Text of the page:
However, in this narrative, it must not go overlooked the active role played by the Djiboutian establishment, by the presidents and the governments. Their effort actively succeeded in promoting, to the International community and generally to the State’s exterior, the image and rhetoric of Djibouti as a stable country; even despite on its soil there were still ongoing internal clashes. The means used however, were, and still are, questionable, in the country is present a strict censorship on opposition.
The main resource that the establishment sponsor externally is the role of hub that the State can cover, especially within the commercial and logistic spheres, thanks to being place on one of the most profitable trade routes worldwide. The narrative of the Djibouti establishment is almost entirely built exclusively on its geostrategic location, presenting a picture of the State as a kind of ‘shelter’ for foreign investors, a safe place from which safely address the whole region. Such narrative is deeply sponsored by the government that also puts the stress on the favorable and peaceful internal situation the state present, like a regional oasis where there are not frequents acts of terrorism or substantial violence, placed within a dynamic and unstable region. Djibouti indeed, is located between larger neighbors characterized by instability, both political and economic; this represents the additional value to the geo-strategic rhetoric that the establishment pursue, sponsoring the State as a lookout point to safely address the whole area.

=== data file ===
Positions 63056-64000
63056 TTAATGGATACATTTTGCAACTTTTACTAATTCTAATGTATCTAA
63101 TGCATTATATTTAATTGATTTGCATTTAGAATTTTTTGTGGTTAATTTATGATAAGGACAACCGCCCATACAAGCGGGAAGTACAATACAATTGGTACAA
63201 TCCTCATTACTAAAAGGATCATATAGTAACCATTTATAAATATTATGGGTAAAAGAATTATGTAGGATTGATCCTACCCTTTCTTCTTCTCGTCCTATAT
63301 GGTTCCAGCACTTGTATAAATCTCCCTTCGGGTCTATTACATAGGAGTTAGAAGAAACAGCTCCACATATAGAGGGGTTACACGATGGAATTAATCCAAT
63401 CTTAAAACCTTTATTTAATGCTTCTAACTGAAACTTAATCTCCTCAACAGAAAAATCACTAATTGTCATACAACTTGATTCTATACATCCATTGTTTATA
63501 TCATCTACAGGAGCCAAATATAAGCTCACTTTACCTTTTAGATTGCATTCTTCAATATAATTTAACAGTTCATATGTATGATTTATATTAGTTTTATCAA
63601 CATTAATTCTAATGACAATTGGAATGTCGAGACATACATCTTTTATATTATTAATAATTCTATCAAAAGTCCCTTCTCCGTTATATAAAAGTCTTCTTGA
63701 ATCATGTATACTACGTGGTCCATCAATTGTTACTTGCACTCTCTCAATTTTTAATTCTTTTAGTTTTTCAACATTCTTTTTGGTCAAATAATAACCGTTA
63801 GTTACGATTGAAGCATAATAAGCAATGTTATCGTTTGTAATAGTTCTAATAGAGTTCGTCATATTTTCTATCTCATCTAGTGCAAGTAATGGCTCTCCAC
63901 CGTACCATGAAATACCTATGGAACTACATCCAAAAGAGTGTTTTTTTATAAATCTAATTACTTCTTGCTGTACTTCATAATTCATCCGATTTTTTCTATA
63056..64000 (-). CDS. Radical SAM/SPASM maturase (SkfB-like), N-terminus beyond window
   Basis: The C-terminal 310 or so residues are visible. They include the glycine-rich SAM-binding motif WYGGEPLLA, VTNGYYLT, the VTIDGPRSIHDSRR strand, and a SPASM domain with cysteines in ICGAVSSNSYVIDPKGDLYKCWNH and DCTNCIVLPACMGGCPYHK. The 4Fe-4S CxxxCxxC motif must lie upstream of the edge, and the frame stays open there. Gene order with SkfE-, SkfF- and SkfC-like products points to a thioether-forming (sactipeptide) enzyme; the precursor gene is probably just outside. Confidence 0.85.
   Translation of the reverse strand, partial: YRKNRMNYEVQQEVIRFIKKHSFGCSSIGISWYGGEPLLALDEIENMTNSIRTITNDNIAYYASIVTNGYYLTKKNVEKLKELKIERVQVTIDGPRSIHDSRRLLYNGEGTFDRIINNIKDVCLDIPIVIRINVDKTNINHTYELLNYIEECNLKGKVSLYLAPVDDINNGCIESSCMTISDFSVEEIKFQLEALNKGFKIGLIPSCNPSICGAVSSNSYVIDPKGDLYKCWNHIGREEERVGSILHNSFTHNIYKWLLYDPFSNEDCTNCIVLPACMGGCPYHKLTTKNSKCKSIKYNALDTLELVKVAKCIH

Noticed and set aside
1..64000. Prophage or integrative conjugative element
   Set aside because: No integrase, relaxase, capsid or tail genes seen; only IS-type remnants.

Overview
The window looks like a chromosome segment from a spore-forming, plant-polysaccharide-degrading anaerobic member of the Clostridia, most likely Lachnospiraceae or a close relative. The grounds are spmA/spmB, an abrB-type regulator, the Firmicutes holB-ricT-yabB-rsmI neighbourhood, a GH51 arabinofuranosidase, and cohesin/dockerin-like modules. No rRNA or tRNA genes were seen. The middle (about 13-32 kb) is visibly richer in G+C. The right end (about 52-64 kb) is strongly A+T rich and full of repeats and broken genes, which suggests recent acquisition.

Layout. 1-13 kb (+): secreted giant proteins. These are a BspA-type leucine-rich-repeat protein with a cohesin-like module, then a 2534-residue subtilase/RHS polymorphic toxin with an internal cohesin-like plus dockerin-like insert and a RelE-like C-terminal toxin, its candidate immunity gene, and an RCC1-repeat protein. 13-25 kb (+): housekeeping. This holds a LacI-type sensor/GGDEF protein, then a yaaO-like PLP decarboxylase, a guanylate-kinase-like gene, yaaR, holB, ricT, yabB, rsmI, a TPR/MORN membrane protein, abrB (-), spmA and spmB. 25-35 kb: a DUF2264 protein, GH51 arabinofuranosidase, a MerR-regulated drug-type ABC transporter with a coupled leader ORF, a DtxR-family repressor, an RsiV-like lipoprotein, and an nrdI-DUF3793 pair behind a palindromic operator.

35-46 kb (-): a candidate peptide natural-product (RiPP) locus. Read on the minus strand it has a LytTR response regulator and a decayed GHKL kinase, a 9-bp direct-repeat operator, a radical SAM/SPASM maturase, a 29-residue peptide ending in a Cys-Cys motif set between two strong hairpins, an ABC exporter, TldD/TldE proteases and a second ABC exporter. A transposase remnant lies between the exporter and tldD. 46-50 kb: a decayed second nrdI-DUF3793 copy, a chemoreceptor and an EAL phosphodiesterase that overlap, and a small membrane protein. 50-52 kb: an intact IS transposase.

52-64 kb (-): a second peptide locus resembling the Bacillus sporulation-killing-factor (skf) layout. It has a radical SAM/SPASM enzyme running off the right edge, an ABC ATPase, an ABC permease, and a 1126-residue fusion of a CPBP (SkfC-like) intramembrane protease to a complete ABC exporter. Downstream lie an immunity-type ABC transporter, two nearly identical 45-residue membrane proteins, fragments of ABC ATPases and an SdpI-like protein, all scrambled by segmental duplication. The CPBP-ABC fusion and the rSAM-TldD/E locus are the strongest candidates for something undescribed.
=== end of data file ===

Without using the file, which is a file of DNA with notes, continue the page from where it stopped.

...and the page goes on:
Within this perspective the theoretical framework that supports the narrative is the one of geopolitics. In fact, to the geographic location there are other sphere that add on the strategic importance and are crucial to understand the current situation of Djibouti, such as the economic sphere. Djibouti represents an anomaly also on the economy, in fact instead of relying on the agriculture and industrial sectors as the majority of its neighbors’ ones, the tiny State is mostly reliant from foreign investors, tertiary sector and services-providing. The main income and means of